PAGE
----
UPDATE March 13, 2014 - The legislative bodies are finalizing the supplemental budget and are working on other final outstanding issues. The budget negotiators released their proposed supplemental budget but did not include renewal of the technology sector Research and Development (R&D) incentive program. They did, however, end on a positive note with the Governor’s Clean Tech fund remaining funded at the current levels.
In spite of enormous efforts by a variety of stakeholders the legislature was unable to move forward on proposals to extend the solar incentive program or leased energy systems such as roof-top solar. Additional work through the interim is expected in this area.
Compressed National Gas/Liquefied Natural Gas (CNG/LNG): The legislature passed SB 6440, which would clarify tax policy around CNG and LNG infrastructure development, specifically for transportation purposes.
March 9, 2014 – The Legislature is rapidly heading towards the end of session, scheduled for Thursday March 13th. The House and Senate have both signaled that they will finish on time and adjourn Sine Die on Thursday. Both Chambers have passed Supplemental Budgets and final negotiations are under way. Friday also marked the final Chamber cutoff with all bills, that are not budget related, needing to be passed out of the opposite chamber or they are considered dead for this session. Next week will be spent reconciling any differences between the House and Senate on both budget and policy bills that are in dispute between the Chambers.
The only issues still in play are the RD tax credit legislation. At this point it appears that the Senate will pass a 9-month extension and create a study to assess the impact of this tax preference and make recommendations for next session. This is obviously not ideal but it does allow the issue to stay alive and continue the discussion in to next session.
Another issue that has come forward is SB 6440, concerning compressed natural gas and liquefied natural gas used for transportation purposes. This Legislation could impact how LNG and CNG are taxed for transportation purposes. This will probably tee up the discussion for next session as well.
Report prepared by Boswell Consulting
Four new nuclear reactors are under construction in the U.S., the first plants to be built in 30 years. Yet U.S. Secretary of EnergyErnest Moniz says when it comes to nuclear power in the U.S., “the long term trajectory remains quite uncertain.”
Moniz speaks to Here & Now’s Jeremy Hobson on a wide range of energy issues and says he expects wind, solar and other renewables to make up 30 to 40 percent of the country’s energy mix by 2030.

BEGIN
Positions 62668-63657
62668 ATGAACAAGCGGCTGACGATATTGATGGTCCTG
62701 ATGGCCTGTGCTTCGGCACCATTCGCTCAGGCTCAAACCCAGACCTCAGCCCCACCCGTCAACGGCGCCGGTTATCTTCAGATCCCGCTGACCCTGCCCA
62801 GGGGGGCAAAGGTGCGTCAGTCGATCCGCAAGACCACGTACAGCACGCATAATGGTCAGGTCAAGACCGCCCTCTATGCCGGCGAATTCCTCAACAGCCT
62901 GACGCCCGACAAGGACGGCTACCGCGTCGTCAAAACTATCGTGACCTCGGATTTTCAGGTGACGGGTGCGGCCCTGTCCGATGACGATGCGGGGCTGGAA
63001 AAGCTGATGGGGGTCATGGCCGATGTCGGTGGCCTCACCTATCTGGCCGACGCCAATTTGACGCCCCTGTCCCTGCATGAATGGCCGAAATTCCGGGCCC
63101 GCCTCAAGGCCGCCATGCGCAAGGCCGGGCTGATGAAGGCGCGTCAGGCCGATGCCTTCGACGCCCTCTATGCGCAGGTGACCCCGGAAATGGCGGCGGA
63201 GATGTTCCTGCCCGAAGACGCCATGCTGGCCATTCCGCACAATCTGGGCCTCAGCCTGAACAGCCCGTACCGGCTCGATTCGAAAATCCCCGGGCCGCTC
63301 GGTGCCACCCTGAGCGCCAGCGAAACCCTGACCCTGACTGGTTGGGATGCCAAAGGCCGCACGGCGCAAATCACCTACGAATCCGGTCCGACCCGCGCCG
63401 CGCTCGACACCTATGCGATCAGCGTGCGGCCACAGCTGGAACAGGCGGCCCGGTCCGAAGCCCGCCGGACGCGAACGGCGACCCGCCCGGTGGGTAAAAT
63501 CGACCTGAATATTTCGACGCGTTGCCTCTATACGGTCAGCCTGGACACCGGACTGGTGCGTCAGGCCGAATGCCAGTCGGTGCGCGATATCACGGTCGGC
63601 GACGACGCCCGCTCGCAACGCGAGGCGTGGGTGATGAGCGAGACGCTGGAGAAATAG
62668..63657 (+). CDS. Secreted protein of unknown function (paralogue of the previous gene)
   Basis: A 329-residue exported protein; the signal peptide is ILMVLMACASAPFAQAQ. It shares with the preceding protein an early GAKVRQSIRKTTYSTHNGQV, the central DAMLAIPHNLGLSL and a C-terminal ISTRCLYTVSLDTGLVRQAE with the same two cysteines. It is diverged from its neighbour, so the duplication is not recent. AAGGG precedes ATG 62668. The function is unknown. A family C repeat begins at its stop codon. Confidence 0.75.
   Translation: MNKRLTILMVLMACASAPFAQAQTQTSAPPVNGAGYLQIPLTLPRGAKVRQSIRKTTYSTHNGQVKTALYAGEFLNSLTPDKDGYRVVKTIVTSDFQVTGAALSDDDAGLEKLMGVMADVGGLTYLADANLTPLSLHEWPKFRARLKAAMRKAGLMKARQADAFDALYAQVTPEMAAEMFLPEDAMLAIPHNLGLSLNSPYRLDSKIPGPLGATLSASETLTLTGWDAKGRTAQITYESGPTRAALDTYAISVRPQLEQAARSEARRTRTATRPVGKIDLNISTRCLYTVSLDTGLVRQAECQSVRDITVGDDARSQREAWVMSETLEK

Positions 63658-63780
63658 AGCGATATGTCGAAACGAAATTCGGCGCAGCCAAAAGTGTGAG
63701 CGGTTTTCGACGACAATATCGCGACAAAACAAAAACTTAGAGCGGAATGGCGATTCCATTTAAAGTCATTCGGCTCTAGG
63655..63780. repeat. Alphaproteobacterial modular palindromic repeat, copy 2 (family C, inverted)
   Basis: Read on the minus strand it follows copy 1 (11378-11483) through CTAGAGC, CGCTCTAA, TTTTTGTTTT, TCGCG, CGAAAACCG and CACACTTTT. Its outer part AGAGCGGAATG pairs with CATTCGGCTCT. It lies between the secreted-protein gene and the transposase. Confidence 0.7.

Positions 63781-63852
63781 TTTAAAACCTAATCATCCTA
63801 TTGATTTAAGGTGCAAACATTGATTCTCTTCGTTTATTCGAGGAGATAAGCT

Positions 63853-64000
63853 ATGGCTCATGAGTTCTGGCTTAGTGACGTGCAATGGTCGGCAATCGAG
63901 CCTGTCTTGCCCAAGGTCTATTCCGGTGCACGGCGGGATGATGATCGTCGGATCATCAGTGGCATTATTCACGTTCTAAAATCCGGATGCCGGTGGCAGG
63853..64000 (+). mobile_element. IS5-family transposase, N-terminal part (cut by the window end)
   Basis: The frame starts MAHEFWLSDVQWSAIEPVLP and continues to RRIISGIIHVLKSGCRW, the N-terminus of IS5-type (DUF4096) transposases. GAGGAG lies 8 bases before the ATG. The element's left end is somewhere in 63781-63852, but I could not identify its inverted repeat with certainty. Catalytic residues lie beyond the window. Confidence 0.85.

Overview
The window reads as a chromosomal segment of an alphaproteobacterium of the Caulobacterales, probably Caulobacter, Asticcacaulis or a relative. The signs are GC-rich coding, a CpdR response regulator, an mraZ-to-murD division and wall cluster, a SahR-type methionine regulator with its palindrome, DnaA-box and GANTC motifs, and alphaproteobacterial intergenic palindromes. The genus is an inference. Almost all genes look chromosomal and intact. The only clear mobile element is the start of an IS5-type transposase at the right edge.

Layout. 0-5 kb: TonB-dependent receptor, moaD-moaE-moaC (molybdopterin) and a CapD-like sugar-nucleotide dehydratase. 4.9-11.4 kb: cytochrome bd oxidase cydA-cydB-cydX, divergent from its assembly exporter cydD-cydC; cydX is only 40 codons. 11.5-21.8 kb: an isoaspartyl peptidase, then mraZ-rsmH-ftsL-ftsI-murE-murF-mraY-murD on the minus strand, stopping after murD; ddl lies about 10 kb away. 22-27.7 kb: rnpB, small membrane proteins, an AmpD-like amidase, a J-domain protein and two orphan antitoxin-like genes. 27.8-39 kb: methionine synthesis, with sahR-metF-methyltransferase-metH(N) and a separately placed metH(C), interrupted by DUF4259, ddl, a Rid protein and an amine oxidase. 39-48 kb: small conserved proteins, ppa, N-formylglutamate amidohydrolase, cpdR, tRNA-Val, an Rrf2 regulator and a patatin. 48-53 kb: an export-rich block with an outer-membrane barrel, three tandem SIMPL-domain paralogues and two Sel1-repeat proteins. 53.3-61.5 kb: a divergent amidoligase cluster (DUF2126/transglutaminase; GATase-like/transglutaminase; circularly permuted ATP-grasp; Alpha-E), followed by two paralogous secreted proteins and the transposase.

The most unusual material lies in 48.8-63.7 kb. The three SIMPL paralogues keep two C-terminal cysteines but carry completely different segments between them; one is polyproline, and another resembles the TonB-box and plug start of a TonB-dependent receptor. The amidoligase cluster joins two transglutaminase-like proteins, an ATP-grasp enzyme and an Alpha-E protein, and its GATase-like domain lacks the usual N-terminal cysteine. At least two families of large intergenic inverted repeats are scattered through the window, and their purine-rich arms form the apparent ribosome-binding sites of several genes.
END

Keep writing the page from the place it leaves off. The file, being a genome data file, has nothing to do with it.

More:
On the importance of nuclear power to the U.S. energy future
“Nuclear power, clearly, is one of the important so-called zero-carbon options. It does not emit carbon dioxide, obviously, as does fossil fuel combustion. So our view remains that A, we need to go to a low-carbon energy system over these next 10, 20 years. The solutions for a low-carbon system will look different in different places. Some countries, including industrial countries, will not have nuclear. Others will continue to grow it because it is one of the low carbon options, and different societies have different public attitudes but they also have frankly just very, very different core energy resources. So it will be multiple solutions in multiple places and nuclear power, I expect, will be part of that mix.” Read More…
The Legislature is moving in to the final phase of session with opposite House committee cut off Friday. Non-budget bills must have passed out of the opposite chamber policy committee or they are dead for this session. In other words House bills must pass out of Senate policy committee and vice verse.
Both the House and Senate presented versions of the General Fund and Transportation budgets. They will pass these versions out of their respective chambers and then final negotiations between the two chambers will proceed, hopefully concluding with a final budget deal by March 13. The Legislature will spend most of next week on the Floor passing opposite chamber bills and negotiating final concurrence language on any disputed legislation.
Momentum around solar issues associated with the incentive program and system leasing (HB 1301/ HB 2176) appear to have stalled and it does not look like any further Legislative activity will occur on this issue.
The High Tech RD tax incentives remain alive however the Senate proposed narrowing the program to just companies with less than $50 million in revenue. This has caused enormous controversy and could cause the entire program to die this session.
Prepared by Boswell Consulting